4 R.S. Margalit et al. / Patient Education and Counseling 61 (2006) Study measures As described in detail elsewhere, the RIAS is a standardized system for analysis of medical communication that codes communication into mutually exclusive and exhaustive categories [25]. These categories can be organized in broad groupings to reflect the main functions of the medical interview: (1) gathering data, (2) patient education and counseling, (3) building a relationship, and (4) activating and partnering [24]. In this analysis, data gathering and patient education and counseling codes were reported in detail because of their link to specific hypotheses; however, the remaining codes were summarized into groupings, as reflected in Table 1, because of low frequencies. In addition to the presentation of individual codes and groupings of codes described above, a calculation of a single summarizing patient-centered score was undertaken. Various RIAS-based patient-centeredness formulas have been reported in the literature [18,10,27,34,9] and while there are some differences in individual codes included in the numerator or denominator of a given calculation, the general approach is similar. For instance, Mead and Bower demonstrated the use of two somewhat different formulas in a single study with only minor variation in outcome [18]. A detailed discussion of patient-centered measures and their conceptual underpinning can be found in Roter and Hall [26]. Briefly, physicians communication behaviors that encourage patients to talk, for instance, open-ended Table 1 Associations between physician communication behaviors and extent of computer use Communication behavior Keyboarding (3 levels) (ANOVA) Screen gaze controlling for length of visit F(2,27), d.f. p r p Data gathering Open-ended questions Medical Therapeutic Life-style Psychosocial Closed-ended question Medical Therapeutic Life-style Psychosocial Patient education and counseling Information-giving Medical Therapeutic regimen Counseling Medical and therapeutic regimen Life-style and psychosocial Building a relationship Positive talk Agreements, approvals, laughter, jokes Negative talk Disagreements, disapproval, criticisms/corrections Social talk Non-medical chit-chat Emotional talk Concern, reassurance, empathy, legitimating, self-disclosure Activating and partnering Facilitating Asking for patient opinion, understanding, checking through paraphrase and interpretation, and using back channels Orienting Transition statements, instructions Patient-centeredness summary score All physician dialogue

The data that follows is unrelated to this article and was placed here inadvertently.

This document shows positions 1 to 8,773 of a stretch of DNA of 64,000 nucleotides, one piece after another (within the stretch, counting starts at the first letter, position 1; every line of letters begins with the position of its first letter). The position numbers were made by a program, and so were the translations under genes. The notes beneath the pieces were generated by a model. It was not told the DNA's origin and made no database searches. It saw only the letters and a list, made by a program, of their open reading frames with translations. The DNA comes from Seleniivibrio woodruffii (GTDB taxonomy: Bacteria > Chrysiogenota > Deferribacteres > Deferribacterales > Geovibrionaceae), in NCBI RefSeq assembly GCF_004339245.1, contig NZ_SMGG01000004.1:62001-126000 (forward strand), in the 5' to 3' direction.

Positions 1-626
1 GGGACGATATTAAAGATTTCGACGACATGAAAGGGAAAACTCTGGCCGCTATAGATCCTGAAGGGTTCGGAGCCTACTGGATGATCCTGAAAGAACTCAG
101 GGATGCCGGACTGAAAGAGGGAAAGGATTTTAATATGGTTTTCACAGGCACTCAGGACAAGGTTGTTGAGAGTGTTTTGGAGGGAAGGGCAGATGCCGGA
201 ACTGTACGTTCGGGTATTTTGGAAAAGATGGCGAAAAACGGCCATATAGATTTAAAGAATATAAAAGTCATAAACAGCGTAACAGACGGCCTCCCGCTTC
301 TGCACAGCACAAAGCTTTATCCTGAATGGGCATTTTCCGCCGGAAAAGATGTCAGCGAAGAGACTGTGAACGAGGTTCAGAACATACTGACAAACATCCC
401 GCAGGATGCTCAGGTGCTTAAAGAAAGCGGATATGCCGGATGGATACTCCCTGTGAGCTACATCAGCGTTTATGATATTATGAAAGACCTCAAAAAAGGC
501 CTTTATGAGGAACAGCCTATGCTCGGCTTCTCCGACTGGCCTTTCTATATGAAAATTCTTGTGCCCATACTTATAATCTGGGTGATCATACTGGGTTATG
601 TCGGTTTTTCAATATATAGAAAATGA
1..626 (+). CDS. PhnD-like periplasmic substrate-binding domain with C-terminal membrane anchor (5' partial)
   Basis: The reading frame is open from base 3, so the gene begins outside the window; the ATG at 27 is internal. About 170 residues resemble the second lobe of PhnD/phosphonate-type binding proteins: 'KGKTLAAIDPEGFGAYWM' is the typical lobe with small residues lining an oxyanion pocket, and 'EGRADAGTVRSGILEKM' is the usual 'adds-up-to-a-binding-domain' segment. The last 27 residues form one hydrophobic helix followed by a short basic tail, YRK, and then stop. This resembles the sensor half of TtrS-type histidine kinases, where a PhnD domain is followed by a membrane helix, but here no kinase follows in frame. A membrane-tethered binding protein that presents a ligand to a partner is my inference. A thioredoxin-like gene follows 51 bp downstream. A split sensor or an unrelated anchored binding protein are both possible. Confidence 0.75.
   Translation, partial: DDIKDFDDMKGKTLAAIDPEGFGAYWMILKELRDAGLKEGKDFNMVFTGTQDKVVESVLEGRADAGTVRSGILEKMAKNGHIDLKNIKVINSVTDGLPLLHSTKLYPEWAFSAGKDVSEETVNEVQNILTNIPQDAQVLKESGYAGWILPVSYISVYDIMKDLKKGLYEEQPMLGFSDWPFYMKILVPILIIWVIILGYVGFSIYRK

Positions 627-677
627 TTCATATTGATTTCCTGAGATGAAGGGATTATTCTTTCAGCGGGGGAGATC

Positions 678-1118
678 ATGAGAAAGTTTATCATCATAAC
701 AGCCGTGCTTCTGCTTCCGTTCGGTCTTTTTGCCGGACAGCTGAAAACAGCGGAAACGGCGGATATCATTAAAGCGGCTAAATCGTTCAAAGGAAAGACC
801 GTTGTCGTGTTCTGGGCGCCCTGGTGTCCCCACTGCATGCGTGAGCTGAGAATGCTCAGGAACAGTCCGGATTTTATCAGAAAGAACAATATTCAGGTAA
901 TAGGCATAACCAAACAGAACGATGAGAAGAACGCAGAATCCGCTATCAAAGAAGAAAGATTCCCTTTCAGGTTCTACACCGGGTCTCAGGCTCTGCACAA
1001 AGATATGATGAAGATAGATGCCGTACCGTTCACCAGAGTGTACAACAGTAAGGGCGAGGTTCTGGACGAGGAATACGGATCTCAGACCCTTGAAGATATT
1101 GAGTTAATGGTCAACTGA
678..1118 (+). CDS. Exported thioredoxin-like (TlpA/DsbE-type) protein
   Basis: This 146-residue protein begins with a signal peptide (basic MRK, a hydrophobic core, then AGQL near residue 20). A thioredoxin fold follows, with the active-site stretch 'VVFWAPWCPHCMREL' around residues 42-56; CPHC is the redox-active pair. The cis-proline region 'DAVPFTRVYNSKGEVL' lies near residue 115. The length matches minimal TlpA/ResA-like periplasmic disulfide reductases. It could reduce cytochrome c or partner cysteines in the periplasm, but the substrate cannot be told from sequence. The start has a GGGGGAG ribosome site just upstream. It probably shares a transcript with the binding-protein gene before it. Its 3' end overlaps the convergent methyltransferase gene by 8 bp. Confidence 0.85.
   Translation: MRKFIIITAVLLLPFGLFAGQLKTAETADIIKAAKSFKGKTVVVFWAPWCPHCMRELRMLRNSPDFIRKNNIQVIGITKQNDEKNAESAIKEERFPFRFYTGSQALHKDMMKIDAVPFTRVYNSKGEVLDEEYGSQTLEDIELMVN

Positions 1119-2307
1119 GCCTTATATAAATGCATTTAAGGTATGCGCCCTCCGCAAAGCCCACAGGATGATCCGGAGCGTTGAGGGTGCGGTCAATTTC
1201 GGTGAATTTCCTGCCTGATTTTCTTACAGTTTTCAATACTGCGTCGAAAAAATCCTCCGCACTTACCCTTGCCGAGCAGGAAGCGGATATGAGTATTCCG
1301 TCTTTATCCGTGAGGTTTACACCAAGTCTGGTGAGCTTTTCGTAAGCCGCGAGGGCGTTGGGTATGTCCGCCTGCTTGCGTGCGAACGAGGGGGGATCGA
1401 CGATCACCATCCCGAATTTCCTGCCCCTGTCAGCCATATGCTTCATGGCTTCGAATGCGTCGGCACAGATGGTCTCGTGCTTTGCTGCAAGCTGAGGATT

5 138 R.S. Margalit et al. / Patient Education and Counseling 61 (2006) questions and facilitators, empathic statements, and statements that relate to the psychosocial dimensions of care are common to most patient-centered assessment approaches. Communication that tends to restrict, control, or direct patients in some manner, like closed-ended questions and instructions, are generally seen as physician-centered. While most investigators would agree that the patient s provision of psychosocial information to the physician is consistent with conceptions of patient-centeredness and the communication of the patient narrative, it can be argued that patients biomedical disclosure, particularly in response to a series of physician directed, closed-ended questions, reflects physician dominance in the exchange. In the current study, the patient-centeredness score was calculated in a similar manner as Mead and Bower [18] and included the sum (all patient and physician psychosocial categories + all patient and physician emotional talk categories + patient questions + physician counseling) divided by the sum (physician closed-questions + physician orientations + patient biomedical information) Extent of computer use The extent of computer use was assessed in two ways: (1) Levels of active keyboarding: Three levels of active keyboarding were noted sporadic typing (light), periodic typing (moderate), and continuous typing throughout the dialogue (heavy). (2) Computer screen gaze (time in seconds): The time the physician positioned him/herself towards the computer and gazed at the screen Analysis When communication variables were related to the categorical measure of active keyboarding, one-way ANOVA was used to compare means across multiple levels. When variables were related to the measure of time in screen gaze, Pearson correlations were used. Because screen gaze was significantly correlated with length of visit, these results were presented as partial correlations, controlling for visit length. 3. Results 3.1. Overview The length of the consultation ranged from 2.4 to 22 min with an average of 11 min. Physicians typically faced the desktop computer and patients did not have a view of the screen. Twenty-four of the 30 study visits were with adult patients and 6 were pediatric visits. A total of 20 female and 10 male patients visits were analyzed. The primary diagnoses varied widely and included acute conditions (i.e., upper respiratory infections, pain symptoms [back, chest, knee, and abdominal pain], ear infection, laryngitis, and urinary tract infections), disease management and follow-up (hypertension and diabetes, depression, cancer follow-up), and well-child visits. The EMR was used for ordering and reviewing laboratory tests and results in 40% of visits, writing prescriptions in 70% of visits, and writing referrals in 50% of visits. EMR was not used for patient education or retrieval of information from the medical literature Levels of computer use Computer use was evenly distributed over the three coded levels; light typing was evident in 38% of the visits, moderate typing in 38%, and heavy typing in 24% of visits. Physicians averaged 2.5 min (ranging from 25 s to 6.8 min) gazing at the computer screen, representing some 23% (ranging from 3 to 42.5%) of the total visit time. Levels of active keyboarding and computer screen gaze were moderately correlated (r =.49, p =.006). Both time in screen gaze and keyboarding were positively correlated with length of the visit; the relationship was statistically significant for screen gaze (r =.51, p =.00) and suggestive for keyboarding (F(2,27) = 2.83, p =.08) Impact of EMR use on communication dynamics The associations between computer use and physician communication are summarized in Table 1. The table (top and middle) shows a significant relationship between computer use and physician performance of data gathering and patient education and counseling functions. Keyboarding was positively related to the number of closedended therapeutic regimen questions asked and both biomedical information giving and medical and therapeutic regimen counseling. Patient disclosure of biomedical information to the physician was also positively related to levels of physician keyboarding (F(2,27) = 3.40, p <.05; data not presented in the table). Perhaps related to higher levels of biomedical exchange, positive and negative categories of verbal engagement (agreements and disagreements) increased with keyboarding (Table 1, middle). Orienting statements (transition statements, instructions, and directions) were inversely related to screen gaze (r =.37, p =.04) and decreased significantly (F(2,27) = 3.43, p <.05) when active keyboarding was heavy (level 3) (Table 1, bottom). In the socio-emotional and psychosocial realm, screen gaze was inversely related to physicians use of psychosocial questions; emotional exchange (empathy, concern, reassurance) appears lessened with screen gaze, although this relationship does not reach statistical significance (Table 1, towards bottom). Finally, despite the positive correlation between the extent of active keyboarding and visit length, keyboarding